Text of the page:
The Rapidian

Child labor unfair

This article is one in a series discussing immigration issues through artwork and words, through the eyes of a student.
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The series & assignment

This article is one in a series created by students in Mr. Alex Escamilla's journalism class at Southwest Community Campus. Students were asked to complete artwork and write an article regarding immigration issues in Grand Rapids, and America as a whole. Students worked with artist Reyna Garcia and Grandville Avenue Arts and Humanities to complete artwork that best showed their views on immigration.


For more information on the project and those involved, click here.


All artwork will be displayed in an upcoming art show, open to the public.


Users may vote, comment, share, or tweet these articles up until the art show.  The student whose article and artwork receives the most votes, comments, shares, and tweets will receive a special Rapidian award.

By Jo-Ann T.

Most American children spend their school year getting an education, but some children do not. These children are the lost generation of learners. They are the children of immigrant parents. They spend their school days working in the migrant fields attending to the crops and working from morning to evening. They help with family finances.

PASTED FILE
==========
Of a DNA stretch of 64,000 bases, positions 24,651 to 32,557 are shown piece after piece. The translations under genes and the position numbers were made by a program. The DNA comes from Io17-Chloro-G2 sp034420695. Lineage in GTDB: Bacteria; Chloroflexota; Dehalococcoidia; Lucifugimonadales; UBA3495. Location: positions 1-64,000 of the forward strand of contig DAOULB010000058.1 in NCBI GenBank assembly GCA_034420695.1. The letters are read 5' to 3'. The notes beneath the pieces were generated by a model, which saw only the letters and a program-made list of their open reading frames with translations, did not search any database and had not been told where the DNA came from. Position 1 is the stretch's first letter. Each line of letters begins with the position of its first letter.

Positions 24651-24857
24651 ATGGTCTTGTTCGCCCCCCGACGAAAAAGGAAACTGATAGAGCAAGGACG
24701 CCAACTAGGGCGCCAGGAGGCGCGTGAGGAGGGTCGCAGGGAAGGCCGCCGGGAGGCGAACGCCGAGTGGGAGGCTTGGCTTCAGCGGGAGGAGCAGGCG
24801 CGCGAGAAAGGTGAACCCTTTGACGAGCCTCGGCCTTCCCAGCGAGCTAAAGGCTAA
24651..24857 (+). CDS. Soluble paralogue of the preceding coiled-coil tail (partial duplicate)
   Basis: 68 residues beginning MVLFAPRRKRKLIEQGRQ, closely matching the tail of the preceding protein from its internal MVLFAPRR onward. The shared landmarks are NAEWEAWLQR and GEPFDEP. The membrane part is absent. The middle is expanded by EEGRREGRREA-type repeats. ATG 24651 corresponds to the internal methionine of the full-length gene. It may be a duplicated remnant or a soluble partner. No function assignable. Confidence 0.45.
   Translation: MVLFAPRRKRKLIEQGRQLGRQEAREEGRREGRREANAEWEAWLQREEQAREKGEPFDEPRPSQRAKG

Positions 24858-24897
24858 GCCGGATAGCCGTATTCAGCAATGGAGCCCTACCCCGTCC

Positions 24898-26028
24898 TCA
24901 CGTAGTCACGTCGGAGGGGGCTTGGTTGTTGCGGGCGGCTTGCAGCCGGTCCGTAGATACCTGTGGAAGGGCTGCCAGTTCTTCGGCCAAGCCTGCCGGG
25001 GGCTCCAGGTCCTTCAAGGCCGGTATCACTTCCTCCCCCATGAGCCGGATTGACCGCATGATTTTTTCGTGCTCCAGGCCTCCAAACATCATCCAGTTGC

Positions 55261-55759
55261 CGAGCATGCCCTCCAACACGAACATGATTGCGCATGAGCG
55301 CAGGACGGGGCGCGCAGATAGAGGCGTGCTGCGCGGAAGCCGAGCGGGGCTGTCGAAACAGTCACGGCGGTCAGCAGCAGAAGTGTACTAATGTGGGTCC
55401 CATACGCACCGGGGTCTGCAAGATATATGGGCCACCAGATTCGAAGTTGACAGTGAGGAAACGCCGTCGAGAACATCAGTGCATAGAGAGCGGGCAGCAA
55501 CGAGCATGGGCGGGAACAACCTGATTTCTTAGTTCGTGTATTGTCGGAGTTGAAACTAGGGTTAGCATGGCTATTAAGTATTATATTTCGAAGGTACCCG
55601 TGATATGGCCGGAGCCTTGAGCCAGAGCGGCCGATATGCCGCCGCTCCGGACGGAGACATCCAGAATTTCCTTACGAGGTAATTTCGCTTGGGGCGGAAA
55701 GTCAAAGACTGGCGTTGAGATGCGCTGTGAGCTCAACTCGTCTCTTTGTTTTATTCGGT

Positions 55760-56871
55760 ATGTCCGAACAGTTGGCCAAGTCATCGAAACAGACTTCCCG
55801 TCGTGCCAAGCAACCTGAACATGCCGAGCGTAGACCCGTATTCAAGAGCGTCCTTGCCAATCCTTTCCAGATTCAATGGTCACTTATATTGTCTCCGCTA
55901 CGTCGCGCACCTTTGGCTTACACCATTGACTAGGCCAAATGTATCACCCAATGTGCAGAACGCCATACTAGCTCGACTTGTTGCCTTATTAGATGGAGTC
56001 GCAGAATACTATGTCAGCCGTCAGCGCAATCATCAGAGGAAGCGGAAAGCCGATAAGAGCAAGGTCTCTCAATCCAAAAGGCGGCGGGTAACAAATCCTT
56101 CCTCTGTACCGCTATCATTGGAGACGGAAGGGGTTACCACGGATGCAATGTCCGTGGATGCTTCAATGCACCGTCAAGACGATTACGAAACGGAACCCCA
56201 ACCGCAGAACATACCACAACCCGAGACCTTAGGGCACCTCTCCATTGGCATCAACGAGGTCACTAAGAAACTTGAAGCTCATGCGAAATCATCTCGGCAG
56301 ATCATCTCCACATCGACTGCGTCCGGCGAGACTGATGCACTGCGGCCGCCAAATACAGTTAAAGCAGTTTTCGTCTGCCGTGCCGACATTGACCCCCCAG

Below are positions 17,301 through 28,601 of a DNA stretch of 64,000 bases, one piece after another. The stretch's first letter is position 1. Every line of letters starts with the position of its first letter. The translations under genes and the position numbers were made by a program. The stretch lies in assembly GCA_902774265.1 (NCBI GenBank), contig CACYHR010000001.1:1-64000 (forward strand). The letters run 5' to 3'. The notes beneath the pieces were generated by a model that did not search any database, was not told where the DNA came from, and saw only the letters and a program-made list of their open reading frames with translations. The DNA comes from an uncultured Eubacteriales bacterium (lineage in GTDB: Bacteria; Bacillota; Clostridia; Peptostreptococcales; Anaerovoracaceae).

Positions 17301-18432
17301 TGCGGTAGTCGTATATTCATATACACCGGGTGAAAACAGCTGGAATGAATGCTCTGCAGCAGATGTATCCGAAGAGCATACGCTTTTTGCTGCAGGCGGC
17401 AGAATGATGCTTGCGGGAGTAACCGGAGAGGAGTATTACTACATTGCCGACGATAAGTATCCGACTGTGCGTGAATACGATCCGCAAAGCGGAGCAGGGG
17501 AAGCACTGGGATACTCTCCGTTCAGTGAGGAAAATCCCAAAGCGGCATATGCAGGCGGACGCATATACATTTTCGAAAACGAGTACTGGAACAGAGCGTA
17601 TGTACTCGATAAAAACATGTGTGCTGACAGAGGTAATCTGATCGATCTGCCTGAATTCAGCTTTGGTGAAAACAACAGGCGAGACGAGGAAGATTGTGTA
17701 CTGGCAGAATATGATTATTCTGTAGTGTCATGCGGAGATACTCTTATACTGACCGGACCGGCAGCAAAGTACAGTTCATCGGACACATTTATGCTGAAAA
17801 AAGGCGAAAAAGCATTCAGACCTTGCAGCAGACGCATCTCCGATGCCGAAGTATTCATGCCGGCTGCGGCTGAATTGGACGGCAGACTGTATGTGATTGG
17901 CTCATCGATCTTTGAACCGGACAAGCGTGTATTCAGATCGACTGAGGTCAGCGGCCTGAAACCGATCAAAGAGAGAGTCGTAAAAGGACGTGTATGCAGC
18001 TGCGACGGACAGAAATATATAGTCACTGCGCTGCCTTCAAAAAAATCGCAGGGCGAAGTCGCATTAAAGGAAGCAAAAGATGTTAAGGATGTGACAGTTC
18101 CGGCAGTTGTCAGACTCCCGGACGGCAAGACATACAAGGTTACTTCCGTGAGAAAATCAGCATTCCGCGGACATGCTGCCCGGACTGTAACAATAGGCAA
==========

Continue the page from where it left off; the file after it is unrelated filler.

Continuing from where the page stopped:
Many people don't understand the hardships immigrant children face in the fields. Even when immigrant children are ill, some are still required to work in the fields. Many migrant children suffer from respiratory problems because of the pesticides used on the plants. In addition, they need to tolerate working in the hot sun. Many children become ill due to sun exposure.

Since many immigrant children are working in the fields, they lack the education their America citizen peers are receiving. Unfortunately, they don't know how to read, or write in English. Once they return to school after the harvest, they are very behind in academics. Often they never catch up academically.

A life of hardships continues.

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